WASHINGTON -- It's one of the fault lines of modern parenting: What do you do when you stumble into a teenage drinking party? Look the other way? Shut it down? Call the police?
Susan Burkinshaw, a PTA mom from Germantown, Md., admits that she would want to close her eyes, plug her ears and back right out the door. "I think that's what we would all want to do, but that doesn't mean it's the right thing to do," she says, urging parental courage.
What is very often a private conversation behind closed doors between parent and erring adolescent became fodder for broader debate last week as a highly interested public parsed the most recent controversy surrounding Maryland Attorney General Douglas Gansler.
In a vivid photograph published Thursday, Mr. Gansler is pictured walking through a throng of teen revelers at a party held at a rented beach house where his son was the DJ. Three teens are dancing on a tabletop. At least one red plastic cup is in view. Mr. Gansler said at a news conference that the red cups at the party might have contained Kool-Aid but probably contained beer.
Mr. Gansler has acknowledged that he did nothing to stop the apparent underage drinking at the house.
A month into his campaign to seek the Democratic nomination for governor, Mr. Gansler -- who is Maryland's top law enforcement officer -- has described his inaction as a mistake. But he also invoked the conflicts of parenthood: "How much do you let them go? How much do you rein them in?" He said he was "no different from any other parent."
Some parents understand his conundrum, having grown up in the 1970s and 1980s and recalling all too clearly their experiences with teen parties. They turned out OK, the thinking goes. And how wrong can it be to look past some transgressions, especially just months before kids head off to college?
All parents don't see it the same way.
"I would have ended the party," said Deidra Speight, a mother of four in Upper Marlboro, Md. "Absolutely. Just think: If something would have happened, it could have been horrible. I don't think he was thinking of that."
Added Ms. Speight: "I always feel like parents are responsible. Period. End of story. As soon as you figure it out, you need to fix it."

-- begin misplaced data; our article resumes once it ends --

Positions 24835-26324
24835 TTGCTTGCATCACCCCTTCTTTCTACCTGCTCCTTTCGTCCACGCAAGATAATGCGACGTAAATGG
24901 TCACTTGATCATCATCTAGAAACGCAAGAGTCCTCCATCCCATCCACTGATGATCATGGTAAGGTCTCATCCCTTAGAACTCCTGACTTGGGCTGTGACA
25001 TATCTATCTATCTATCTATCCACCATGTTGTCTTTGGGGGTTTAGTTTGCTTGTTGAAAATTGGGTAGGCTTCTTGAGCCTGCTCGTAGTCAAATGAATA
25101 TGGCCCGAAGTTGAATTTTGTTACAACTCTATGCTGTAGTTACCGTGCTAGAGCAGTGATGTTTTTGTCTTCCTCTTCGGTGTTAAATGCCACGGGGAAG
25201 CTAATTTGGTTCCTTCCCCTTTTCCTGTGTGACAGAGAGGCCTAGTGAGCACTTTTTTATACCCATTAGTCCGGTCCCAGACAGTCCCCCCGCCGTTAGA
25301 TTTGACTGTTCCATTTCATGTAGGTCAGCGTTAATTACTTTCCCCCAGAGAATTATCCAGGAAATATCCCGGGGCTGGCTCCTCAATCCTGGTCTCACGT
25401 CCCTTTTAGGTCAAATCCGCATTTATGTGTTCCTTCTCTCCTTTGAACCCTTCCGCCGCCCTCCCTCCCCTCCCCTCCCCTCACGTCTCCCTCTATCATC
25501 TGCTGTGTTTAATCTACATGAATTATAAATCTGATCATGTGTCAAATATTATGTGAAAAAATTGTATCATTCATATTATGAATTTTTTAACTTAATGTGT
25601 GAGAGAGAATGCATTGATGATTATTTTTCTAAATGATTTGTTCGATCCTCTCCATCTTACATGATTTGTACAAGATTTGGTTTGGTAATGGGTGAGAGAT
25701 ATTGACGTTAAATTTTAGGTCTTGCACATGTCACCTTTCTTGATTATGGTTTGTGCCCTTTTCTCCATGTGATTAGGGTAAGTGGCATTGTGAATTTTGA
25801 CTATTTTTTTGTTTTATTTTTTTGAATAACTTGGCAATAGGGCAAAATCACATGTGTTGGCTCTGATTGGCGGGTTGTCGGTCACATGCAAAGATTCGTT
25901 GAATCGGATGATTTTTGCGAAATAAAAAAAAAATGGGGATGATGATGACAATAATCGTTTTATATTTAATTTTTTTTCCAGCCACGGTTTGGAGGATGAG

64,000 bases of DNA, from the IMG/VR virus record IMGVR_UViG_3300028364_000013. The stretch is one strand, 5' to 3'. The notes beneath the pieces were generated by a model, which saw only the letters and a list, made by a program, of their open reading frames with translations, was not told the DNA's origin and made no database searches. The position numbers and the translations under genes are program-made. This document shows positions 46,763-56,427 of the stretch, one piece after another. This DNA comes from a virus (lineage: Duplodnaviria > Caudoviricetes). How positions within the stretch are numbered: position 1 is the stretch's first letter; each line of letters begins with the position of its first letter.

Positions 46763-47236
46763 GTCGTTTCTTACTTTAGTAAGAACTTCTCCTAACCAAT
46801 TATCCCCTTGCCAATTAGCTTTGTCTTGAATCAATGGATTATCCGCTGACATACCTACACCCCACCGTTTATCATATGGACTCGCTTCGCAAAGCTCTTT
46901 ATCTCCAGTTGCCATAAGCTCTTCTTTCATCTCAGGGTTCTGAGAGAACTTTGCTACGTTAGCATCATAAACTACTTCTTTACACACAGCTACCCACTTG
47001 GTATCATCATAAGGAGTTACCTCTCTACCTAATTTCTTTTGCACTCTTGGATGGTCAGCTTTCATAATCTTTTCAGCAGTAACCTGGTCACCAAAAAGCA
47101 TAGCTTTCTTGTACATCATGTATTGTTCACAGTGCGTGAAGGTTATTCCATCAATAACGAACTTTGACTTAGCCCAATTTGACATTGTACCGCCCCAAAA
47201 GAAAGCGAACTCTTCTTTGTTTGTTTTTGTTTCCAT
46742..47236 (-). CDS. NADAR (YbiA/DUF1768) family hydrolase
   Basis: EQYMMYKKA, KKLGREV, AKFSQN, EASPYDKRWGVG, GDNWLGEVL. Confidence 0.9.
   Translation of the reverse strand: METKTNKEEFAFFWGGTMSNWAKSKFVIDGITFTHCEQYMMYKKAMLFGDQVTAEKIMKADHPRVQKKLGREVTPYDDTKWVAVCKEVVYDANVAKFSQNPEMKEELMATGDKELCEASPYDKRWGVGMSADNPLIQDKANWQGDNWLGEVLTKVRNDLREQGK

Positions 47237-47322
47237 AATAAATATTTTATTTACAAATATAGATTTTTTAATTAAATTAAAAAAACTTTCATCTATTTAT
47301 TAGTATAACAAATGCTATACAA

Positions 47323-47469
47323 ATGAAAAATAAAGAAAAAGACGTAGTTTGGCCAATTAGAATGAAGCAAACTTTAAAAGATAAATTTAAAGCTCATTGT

Not every parent navigates the experimentation of the teen years the same way. Some parents say kids need rules that don't bend. Others say many high schoolers are going to drink anyway and might as well do it with the benefit of parental supervision. Still others don't think that their teens would try something illegal.
Mr. Gansler's moment of decision in South Bethany, Del., came June 13 at a party after his son had just graduated from the Landon School in Bethesda, Md. Locally, many seniors cut loose after graduation with trips to Maryland and Delaware shore towns for "Beach Week."
Takoma Park, Md., parent Jeffrey Hopkins, whose daughter went to Beach Week in 2012, said many parents are torn about the celebration. "You want to give them freedom," he said. "You want to reward them for a successful graduation from high school. But at the same time, you realize there's real risk there."
Mr. Hopkins said he has asked himself what he would have done in Mr. Gansler's situation and admits that it's hard to be sure. Judging by the photo, he said, he would not necessarily conclude that there was drinking.
But if he knew of underage drinking, he would intervene. "We don't live our lives by black and white laws," he said. "It mostly relies on the kind of judgment you can make at the time."
But some parents still take exception. They say if they had walked into an underage beach party, they could not simply walk away. They would have summoned help or taken action.
They would feel responsible.
Michelle Jackson, who has a child at a high school in Greenbelt, Md. said she would talk to chaperons first, but if they seemed unconcerned, "I'd call the police."
"I can't imagine condoning a party where there is underage drinking," she said.